His most recent film, Created Equal: Clarence Thomas in His Own Words, a two-hour documentary, opened in movie theaters on January 31st, 2020 and will be broadcast nationally via PBS on May 18th, 2020 at 9 PM. The Washington Post called it “a marvel of filmmaking,” and the Washington Examiner said it is “magnificent and necessary.” Also, upcoming, The Last 600 Meters, tells the story of the 2004 battles of Najaf and Fallujah, the two biggest battles of the Iraq War.
Mr. Pack’s other major television credits include: RICKOVER: The Birth of Nuclear Power, starring Tim Blake Nelson and narrated by Joan Allen (2014); Rediscovering Alexander Hamilton, hosted by Richard Brookhiser (2011); God and the Inner City, narrated by Phylicia Rashad (2003); Rediscovering George Washington, hosted by Richard Brookhiser (2002); The Fall of Newt Gingrich, narrated by Blair Brown (2000); The Rodney King Incident: Race and Justice in America, narrated by Robert Prosky (1998); Inside the Republican Revolution: The First Hundred Days, hosted by Don Lambro (1995); Hollywood vs. Religion, hosted by Michael Medved (1995); Campus Culture Wars: Five Stories about Political Correctness, narrated by Lindsay Crouse (1993); America’s Political Parties, hosted by Ben Wattenberg and David Gergen (1988 & 1992); Fire from the Sun: The Search for Fusion Energy, hosted by E. G. Marshall (1990); Hollywood’s Favorite Heavy: Businessmen on Prime Time TV, hosted by Eli Wallach (1987); among others. All have been nationally broadcast on PBS, except The Rodney King Incident, which premiered on TLC.
From 2015 to 2017, Mr. Pack served as President and CEO of the Claremont Institute in Upland, CA, and Publisher of its Claremont Review of Books. During his tenure, Mr. Pack revamped its management and organizational structure, created a new communications department which vastly increased its national prominence, and opened offices in DC to launch new programs and increase its profile in the policy world.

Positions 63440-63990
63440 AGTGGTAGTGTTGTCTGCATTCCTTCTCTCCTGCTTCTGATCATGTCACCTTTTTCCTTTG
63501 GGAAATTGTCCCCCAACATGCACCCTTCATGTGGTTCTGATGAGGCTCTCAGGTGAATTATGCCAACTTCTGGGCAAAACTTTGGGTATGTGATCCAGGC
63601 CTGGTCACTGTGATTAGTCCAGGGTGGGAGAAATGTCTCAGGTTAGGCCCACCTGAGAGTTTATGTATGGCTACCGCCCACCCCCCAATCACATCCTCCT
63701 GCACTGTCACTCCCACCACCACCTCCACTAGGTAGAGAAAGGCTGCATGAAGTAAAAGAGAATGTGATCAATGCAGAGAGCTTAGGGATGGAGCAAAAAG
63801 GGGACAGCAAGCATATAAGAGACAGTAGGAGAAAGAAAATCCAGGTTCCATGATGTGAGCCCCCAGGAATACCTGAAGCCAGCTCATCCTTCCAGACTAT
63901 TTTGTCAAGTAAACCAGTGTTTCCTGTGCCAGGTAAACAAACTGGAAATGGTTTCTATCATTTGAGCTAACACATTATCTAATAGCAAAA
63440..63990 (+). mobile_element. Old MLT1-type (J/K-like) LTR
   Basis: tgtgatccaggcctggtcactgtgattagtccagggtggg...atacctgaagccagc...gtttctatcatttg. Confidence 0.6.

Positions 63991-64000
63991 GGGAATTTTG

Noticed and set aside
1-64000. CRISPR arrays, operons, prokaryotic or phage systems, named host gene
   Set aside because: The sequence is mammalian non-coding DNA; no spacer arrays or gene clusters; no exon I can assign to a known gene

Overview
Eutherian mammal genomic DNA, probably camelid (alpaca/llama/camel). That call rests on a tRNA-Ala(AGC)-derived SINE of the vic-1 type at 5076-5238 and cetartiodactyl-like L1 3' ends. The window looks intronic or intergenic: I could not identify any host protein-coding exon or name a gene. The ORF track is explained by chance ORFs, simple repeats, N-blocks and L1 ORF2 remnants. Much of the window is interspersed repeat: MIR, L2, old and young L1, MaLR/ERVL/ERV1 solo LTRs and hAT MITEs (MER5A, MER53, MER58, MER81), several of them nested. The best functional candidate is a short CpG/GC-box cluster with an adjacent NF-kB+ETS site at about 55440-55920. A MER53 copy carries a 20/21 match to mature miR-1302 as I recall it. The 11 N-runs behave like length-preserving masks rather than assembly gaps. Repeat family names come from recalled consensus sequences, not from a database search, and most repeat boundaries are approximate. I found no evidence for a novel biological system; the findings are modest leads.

From 2003-2006, Mr. Pack served as Senior Vice President for Television Programming at the Corporation for Public Broadcasting. He restructured the programming department and launched several new initiatives. These included: America at a Crossroads (a series of 20 documentary films addressing issues facing America in the wake of the attacks of 9/11) and the American History and Civics Initiative (innovative, new media designed to address the crisis of historical amnesia in middle and high school students).
In 2002, President Bush nominated and the Senate confirmed Mr. Pack to serve on the National Council on the Humanities, which oversees the National Endowment for the Humanities. He served from July 2002 to February 2005. In 1993, Mr. Pack served as Co-Chair of the International TV Council at the Corporation for Public Broadcasting. In this capacity, he oversaw the Council’s efforts to determine the feasibility of launching a cooperative program between American public television producers and stations and their counterparts in Eastern Europe and the former Soviet Union.
Previously, Mr. Pack received a political appointment as Director of WORLDNET, the U.S. Information Agency’s global satellite network. WORLDNET produced, acquired, and distributed programs to over 127 countries and over 200 cities on all continents twenty-four hours a day. Mr. Pack oversaw WORLDNET’s 291 employees and annual budget of $23 million. WORLDNET, now called VOA-TV, has merged with the Voice of America.
Mr. Pack attended Yale College, the University of California at Berkeley, and studied film at New York University. Before launching Manifold Productions, Mr. Pack worked extensively in production and post-production. He worked as a staff editor for RAI, the Italian TV network, and for Pathé News in New York. Mr. Pack and his wife, Gina, who also works at Manifold Productions, have three sons and reside in Chevy Chase, Maryland.